Snipers and Shills – What Are They In Auctions?
Over the holidays, we took the time to delve into auction theory and design and one of the best books we found on the subject is Ken Steiglitz’s “Snipers, Shills, and Sharks: eBay and Human Behavior”. Ken is the Eugene Higgins Professor of Computer Science Emeritus at nearby Princeton University, so we are in the process of connecting with him in person soon to get his thoughts on the online collector car auction space. Stay tuned!
If you’ve ever participated in an eBay auction, you’ve likely heard about “Snipers” who come in at the very last second of an auction to place a winning bid. Since its inception, eBay allows the practice and in recent years a cottage industry of software programs designed to place such last-second bids continues to do well. With the misguided perception that snipers steal away potential bargains, online collector car auction sites have copied Bring A Trailer’s lead by adopting a “Going, Going, Gone” rule where the end timer is reset to several minutes each time a last-minute gets placed. We disagree with that practice and believe it artificially inflates the prices of collector cars. We will cover this in more detail in our third installment next week titled, “eBay is really a Second Price Auction.”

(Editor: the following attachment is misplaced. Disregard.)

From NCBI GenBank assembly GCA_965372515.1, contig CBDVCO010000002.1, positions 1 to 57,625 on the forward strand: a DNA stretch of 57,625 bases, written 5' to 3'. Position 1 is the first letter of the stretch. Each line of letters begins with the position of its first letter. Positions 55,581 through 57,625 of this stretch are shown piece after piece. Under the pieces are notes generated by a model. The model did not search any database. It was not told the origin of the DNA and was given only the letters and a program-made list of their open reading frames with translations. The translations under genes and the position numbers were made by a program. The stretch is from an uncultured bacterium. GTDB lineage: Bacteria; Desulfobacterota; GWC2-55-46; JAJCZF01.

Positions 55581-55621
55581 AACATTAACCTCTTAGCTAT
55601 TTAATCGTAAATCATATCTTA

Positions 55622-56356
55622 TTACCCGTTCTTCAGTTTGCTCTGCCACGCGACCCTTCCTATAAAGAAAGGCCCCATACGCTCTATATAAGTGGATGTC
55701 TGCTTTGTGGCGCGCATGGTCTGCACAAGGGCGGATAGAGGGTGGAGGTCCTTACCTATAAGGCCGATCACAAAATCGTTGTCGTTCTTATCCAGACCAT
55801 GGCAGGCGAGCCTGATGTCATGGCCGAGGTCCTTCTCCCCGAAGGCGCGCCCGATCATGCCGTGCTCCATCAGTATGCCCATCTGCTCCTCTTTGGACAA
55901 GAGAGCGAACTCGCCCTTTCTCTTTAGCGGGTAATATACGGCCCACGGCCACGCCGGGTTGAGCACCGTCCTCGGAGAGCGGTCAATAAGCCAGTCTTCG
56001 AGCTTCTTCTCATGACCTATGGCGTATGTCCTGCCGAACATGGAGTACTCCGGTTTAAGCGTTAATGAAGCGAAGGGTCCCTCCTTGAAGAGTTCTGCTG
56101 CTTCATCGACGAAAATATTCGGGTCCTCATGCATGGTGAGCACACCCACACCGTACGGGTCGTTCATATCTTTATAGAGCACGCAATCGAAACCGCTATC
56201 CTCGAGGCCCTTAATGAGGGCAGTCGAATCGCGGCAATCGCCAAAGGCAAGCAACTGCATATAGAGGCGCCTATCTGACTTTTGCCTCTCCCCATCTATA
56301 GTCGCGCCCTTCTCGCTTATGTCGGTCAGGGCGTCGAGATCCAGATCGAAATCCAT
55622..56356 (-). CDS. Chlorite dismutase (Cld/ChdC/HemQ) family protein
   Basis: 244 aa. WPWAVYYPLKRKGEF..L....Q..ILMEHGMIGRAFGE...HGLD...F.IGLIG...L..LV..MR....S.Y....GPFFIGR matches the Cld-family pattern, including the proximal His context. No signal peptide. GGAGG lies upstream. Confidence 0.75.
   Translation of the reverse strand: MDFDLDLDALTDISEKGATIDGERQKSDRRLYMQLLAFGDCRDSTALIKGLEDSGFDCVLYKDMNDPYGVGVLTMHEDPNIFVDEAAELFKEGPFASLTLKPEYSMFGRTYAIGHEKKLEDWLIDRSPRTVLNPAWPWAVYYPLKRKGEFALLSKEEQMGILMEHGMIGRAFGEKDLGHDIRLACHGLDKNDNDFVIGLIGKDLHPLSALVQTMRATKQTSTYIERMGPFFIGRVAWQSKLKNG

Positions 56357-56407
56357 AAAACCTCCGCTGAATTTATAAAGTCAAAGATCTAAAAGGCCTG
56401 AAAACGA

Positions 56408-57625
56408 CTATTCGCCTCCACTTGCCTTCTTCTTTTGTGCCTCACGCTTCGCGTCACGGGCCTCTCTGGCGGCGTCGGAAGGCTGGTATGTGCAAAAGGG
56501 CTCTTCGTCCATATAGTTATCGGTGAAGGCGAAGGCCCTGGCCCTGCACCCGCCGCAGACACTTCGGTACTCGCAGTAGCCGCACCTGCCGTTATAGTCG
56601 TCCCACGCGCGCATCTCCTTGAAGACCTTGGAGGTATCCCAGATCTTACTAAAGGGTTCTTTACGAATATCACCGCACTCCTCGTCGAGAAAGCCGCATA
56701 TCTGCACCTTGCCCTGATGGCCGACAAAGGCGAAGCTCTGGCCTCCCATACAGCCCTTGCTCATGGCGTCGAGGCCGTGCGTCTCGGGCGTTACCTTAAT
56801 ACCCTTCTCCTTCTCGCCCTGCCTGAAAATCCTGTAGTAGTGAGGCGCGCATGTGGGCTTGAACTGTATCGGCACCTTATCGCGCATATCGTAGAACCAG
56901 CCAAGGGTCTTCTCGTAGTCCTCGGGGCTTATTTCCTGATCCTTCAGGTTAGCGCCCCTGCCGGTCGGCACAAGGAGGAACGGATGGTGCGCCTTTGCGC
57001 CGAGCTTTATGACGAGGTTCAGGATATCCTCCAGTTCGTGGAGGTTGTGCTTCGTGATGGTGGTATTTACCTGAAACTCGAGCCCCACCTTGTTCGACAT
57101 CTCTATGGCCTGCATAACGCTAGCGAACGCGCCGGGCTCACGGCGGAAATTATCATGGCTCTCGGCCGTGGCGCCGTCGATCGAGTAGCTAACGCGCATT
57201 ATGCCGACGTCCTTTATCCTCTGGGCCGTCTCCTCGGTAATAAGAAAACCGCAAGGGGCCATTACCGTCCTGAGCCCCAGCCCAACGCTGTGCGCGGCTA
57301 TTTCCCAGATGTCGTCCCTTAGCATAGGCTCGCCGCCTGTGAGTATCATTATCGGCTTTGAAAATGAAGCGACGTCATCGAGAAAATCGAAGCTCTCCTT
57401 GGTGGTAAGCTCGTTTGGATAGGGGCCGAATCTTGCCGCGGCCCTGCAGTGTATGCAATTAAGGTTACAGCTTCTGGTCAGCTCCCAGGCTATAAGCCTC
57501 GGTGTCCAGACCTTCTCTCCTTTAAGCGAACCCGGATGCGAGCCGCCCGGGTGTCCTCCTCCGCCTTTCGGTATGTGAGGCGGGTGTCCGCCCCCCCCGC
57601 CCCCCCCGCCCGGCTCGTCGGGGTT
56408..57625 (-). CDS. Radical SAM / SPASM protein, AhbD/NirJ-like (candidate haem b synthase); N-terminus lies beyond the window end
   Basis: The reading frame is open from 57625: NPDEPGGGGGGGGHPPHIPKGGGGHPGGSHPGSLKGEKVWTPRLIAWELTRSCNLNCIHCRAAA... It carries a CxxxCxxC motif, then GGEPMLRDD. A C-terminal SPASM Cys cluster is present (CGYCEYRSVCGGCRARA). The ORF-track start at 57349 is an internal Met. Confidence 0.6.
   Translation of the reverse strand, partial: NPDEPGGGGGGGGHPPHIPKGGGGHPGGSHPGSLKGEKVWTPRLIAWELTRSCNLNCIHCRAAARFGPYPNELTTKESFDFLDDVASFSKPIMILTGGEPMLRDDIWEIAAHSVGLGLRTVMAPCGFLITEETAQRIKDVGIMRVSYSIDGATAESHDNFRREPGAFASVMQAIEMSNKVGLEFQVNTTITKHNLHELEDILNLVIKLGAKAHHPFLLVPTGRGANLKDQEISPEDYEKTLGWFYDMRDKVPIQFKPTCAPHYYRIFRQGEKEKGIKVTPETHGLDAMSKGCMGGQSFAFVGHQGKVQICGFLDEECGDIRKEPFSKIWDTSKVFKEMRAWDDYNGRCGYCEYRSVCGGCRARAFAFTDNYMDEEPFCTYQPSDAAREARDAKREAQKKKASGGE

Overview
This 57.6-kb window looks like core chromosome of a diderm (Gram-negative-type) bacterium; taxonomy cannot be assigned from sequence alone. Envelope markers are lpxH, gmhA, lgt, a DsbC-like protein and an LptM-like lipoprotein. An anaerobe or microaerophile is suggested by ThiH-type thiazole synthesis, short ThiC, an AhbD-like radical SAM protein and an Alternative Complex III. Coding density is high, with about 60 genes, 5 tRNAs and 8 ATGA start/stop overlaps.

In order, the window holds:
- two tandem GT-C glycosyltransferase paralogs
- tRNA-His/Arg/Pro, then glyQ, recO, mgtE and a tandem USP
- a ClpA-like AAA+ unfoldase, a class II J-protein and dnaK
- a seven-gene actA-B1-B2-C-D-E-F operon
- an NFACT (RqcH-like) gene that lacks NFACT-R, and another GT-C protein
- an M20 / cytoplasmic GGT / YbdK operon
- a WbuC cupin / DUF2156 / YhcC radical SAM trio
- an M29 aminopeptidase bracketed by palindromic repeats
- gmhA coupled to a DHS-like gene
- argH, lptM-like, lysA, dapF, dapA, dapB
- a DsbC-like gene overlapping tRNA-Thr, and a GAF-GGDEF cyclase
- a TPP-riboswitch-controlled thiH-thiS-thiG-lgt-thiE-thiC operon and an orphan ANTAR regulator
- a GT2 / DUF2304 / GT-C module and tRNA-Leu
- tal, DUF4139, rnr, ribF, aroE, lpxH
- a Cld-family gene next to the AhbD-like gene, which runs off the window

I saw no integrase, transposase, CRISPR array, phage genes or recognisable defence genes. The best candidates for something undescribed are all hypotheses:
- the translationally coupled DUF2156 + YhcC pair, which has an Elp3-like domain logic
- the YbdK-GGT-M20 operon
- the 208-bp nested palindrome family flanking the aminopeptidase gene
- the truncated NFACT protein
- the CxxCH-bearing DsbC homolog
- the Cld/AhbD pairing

Shills on the other hand are more a more dubious concern, particularly in online auctions where you can’t see who your fellow bidders are. In traditional English style (i.e. highest price wins) auctions with reserve prices, Shills are plants within the crowd who enter bids with the intent not of winning but solely to artificially increase the price of a good. While the practice is allowed among a number of traditional auction houses, they are quick to point out these “Off The Wall” or “Chandelier” bids are only done up to, but not above, the item’s reserve price. They can rationalize it any way they want, but from our perspective its seems like a dubious way for people to pay more for an item than they might otherwise in a No Reserve auction setting. While Shills are known to exist in art and other traditional collectible auctions, we don’t have much information on whether its common in collector car auctions. In theory, about the only guarantee against it are No Reserve auctions such as Barrett-Jackson. However, there’s nothing to say private sellers and dealers alike can place their Shills to move the price upward.
In online auctions, to their credit eBay has a specific policy in place forbidding the use of Shills on its site. Unfortunately, collector car auction sites such as Bring A Trailer do not have a formal policy prohibiting this and with Dealers mixed in with private buyers, the potential for you to being played to bid higher is real. What can you do to prevent from falling victim in these current auction formats? Simple: postpone placing your bid until after the seller or auctioneer indicates the reserve is off. Once the reserve has been achieved, there is a risk the Shill would then have the highest bid, which effectively means the seller just bought their collector car from themselves.
While it may be nerve-racking to wait that long, in the online collector car auction world currently, that’s the best way to protect yourself from over-paying.
We’d love to hear your thoughts and perhaps even experience on Sniping and Shills. Comment below and let us know!